Washington’s municipal elections

The municipal elections will be held Friday, March 26. Voting will take place in the Bryant Room of Gibbs Library from 10 a.m to 8 p.m. The ballot includes a three-year Board of Selectmen term, one seat on the Maine School Administrative District 40 School Board and one referendum question asking for adoption of a revised Land Use Ordinance. The proposed Land Use Ordinance is the result of four years of review and revision by a group of Washington volunteers who made up the Land Use Ordinance Review Committee: Norm Casas, Bo Marks, Dave Martucci, Ed Rotch, Carol Sloane, David Studer, Bob Temple and Linda Wirtz, along with the Board of Selectmen, Wes Daniel, Kathy Ocean and Don Grinnell. At the public hearing on March 3, attended by 51 people, citizens had a chance to go over the new document. At the request of some residents, several points were referred back for clarification. So, following the meeting, the Board of Selectmen, committee members Martucci and Casas, resident Larry Esancy, and Town Clerk Ann Dean went to work on those details working until midnight. Another public hearing was held on March 15. Many thanks to all the folks who worked on this tedious but very necessary job. Copies of the updated ordinance are still available at the town office, online at washingtonme.govoffice.com and from Board of Selectmen members.

Spring session yoga begins April 5

Linda Shepard will conduct the spring session of yoga classes starting on April 5 and continuing until May 24. The eight-week class focuses on what Linda calls “slow yoga” that stretches and strengthens muscles while releasing stress and tension and aiding relaxation and flexibility. Men and women, beginners and experienced alike, are welcome. The cost is $96 for all eight weeks or $14 for each class. Mats are provided. Participants should wear loose, comfortable clothes. Linda has taught yoga for nearly 20 years and currently has classes in Thomaston and Camden. She is an aquatic therapist at Lilypond in Rockport. Linda said the winter session had a jovial community feeling to it, making it fun for everyone, especially herself. For more information or to register for the classes, contact Linda at 785-4319 or e-mail shepsimp@midcoast.com.

Village Church mission report

Sunday evening — it started with a yummy supper and outrageous desserts prepared by congregation members. Then Village Church Pastor Tim Lewis and member Liz Grinnell presented slides and narratives of their mission trip to La Romana, Dominican Republic. This is the Village Church’s third year of participation in this mission to serve the Haitian emigrants who work in sugar cane fields, and their families. Entities like the State Sugar Council, Vicini Mills, and Gulf and Western (whose largest mill is at La Romana) run huge sugar plantations and house workers in bateyes – villages consisting of housing, a store, sometimes a church and a school – provided close to the work site. There is a historical anti-Haitian feeling among Dominicans, which leads to lack of health care and other services. Because of this plight, this particular mission is dedicated to the people of the bateyes. Mission workers visit the bateyes on a rotation and provide checkups, prenatal care, vitamins and medical attention. Liz Grinnell pointed out that the clinics are held in whatever space is available and each work station is within only a few feet from the next. One of her diverse assignments was “traffic control” where she helped the people make their way through various lines. Pastor Lewis worked on construction of an addition to Good Samaritan Hospital. “Good Sam,” as it’s called, was begun in 1987 by the late Jean-Luc Phanord whose Haitian mother was denied admission to a Dominican hospital years earlier. Good Sam continues to grow under leadership from his widow, Elza Phanord.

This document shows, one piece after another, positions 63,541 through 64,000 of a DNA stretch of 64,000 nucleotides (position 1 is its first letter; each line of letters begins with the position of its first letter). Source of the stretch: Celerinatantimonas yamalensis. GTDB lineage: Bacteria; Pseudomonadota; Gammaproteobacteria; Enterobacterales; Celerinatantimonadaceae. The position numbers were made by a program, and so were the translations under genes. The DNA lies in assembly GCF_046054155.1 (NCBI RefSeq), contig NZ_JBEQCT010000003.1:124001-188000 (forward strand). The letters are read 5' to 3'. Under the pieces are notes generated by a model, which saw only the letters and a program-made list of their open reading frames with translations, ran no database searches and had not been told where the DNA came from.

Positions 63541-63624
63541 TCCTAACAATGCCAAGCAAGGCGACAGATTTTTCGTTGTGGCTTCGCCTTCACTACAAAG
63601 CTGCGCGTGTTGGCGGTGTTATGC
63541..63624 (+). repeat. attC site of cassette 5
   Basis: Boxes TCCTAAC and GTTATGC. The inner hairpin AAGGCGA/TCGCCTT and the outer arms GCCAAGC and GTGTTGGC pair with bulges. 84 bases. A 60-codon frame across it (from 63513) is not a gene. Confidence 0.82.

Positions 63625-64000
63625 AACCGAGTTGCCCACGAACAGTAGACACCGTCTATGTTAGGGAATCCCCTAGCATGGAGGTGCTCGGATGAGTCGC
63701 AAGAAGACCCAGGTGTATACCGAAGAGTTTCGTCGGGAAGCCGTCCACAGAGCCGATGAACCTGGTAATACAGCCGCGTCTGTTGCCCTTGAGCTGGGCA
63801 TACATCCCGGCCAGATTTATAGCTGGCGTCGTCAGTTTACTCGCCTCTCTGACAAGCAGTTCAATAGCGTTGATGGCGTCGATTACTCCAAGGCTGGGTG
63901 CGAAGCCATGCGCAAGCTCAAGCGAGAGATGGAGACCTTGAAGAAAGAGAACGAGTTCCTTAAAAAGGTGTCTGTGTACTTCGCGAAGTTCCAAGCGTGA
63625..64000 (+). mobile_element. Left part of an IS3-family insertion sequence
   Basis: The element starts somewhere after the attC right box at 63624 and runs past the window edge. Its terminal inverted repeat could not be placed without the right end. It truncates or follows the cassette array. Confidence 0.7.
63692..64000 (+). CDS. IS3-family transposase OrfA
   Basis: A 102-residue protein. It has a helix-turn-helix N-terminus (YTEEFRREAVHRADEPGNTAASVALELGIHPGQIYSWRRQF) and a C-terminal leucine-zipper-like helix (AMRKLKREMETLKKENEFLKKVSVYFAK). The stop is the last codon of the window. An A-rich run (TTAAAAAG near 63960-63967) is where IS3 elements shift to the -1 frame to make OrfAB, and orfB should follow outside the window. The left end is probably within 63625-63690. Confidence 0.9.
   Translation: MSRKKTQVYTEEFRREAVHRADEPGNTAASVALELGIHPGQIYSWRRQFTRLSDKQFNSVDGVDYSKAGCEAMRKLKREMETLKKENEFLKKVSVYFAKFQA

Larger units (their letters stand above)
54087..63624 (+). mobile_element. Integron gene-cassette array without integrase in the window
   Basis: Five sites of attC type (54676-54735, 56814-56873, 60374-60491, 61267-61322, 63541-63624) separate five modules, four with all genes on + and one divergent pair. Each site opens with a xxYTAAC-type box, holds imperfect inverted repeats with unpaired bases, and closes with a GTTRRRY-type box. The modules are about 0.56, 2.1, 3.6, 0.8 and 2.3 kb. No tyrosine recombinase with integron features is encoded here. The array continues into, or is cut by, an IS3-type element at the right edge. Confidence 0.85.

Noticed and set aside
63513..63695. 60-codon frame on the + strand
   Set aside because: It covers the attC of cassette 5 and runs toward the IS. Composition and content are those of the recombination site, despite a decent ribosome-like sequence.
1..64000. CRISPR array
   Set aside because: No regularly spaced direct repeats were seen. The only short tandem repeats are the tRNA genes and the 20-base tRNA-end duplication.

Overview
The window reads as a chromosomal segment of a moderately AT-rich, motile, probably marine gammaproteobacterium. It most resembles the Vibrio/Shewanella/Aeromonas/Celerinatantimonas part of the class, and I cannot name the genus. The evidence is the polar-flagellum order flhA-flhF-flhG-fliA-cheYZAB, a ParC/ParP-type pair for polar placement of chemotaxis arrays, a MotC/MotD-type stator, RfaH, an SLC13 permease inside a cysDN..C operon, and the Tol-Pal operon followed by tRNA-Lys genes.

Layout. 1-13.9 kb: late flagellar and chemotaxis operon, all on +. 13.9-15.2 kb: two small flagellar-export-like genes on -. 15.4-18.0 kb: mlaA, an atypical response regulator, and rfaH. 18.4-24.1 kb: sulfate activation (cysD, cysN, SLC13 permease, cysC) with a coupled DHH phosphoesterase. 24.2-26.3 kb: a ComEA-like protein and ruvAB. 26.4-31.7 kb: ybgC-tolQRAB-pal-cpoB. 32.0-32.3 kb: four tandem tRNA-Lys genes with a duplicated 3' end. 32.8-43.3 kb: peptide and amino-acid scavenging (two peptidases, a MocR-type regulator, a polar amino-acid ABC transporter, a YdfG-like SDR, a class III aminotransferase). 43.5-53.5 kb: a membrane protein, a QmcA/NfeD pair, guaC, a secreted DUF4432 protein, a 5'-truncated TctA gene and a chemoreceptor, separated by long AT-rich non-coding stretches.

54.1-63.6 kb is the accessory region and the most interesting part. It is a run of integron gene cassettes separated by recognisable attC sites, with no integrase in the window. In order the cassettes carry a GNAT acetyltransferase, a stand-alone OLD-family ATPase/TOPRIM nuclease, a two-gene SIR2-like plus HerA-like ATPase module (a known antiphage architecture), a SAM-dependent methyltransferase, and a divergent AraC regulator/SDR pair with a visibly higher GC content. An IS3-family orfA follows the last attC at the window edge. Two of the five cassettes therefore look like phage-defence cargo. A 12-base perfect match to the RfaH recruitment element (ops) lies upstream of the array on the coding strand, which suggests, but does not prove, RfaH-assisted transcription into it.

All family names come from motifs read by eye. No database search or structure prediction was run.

Both Pastor Lewis and Liz Grinnell commented on the friendliness and generosity of these Haitians who smile so easily although their lives are extremely hard. The air quality is bad from huge sugar cane refineries spewing black smoke 24/7, and the periodic burning of spent cane fields. Water, which comes from a central cistern, must be boiled before use. And they are very poor. Tim and Liz’s many photos depicted the bateyes, scenes at the clinics and construction site, and charming shots of smiling children and families. Liz remarked that most of these people had never seen their own image, so children and adults alike giggled with pleasure at being shown their photos. Much attention has been given Haitians since the tragic earthquake there but their lives have been difficult for generations. For more information on this mission project, visit laromanadreamin.tripod.com/goodsamhosp.html and laromana.org or call Pastor Tim Lewis at 845-2623.

Official? Ice out

The ice went out of Washington Pond March 19, the earliest in memory. Does anyone know who keeps an official record of ice out? Saturday spring officially arrived at 1:32 p.m. We appreciate it.


Artist Paula Green died Sunday morning after a long and courageous battle with cancer. Paula held this terrible disease at bay for eight years during which her creativity and spirit prevailed. Her family announces that there will be a gathering in Maine of family and friends this summer to honor and celebrate Paula’s life. Her complete obituary will appear in local papers. Contributions may be made in her memory to the Paula Green Memorial Fund for the Enhancement of Art, c/o Washington Library Association, 40 Old Union Road, P.O. Box 348, Washington, ME 04574.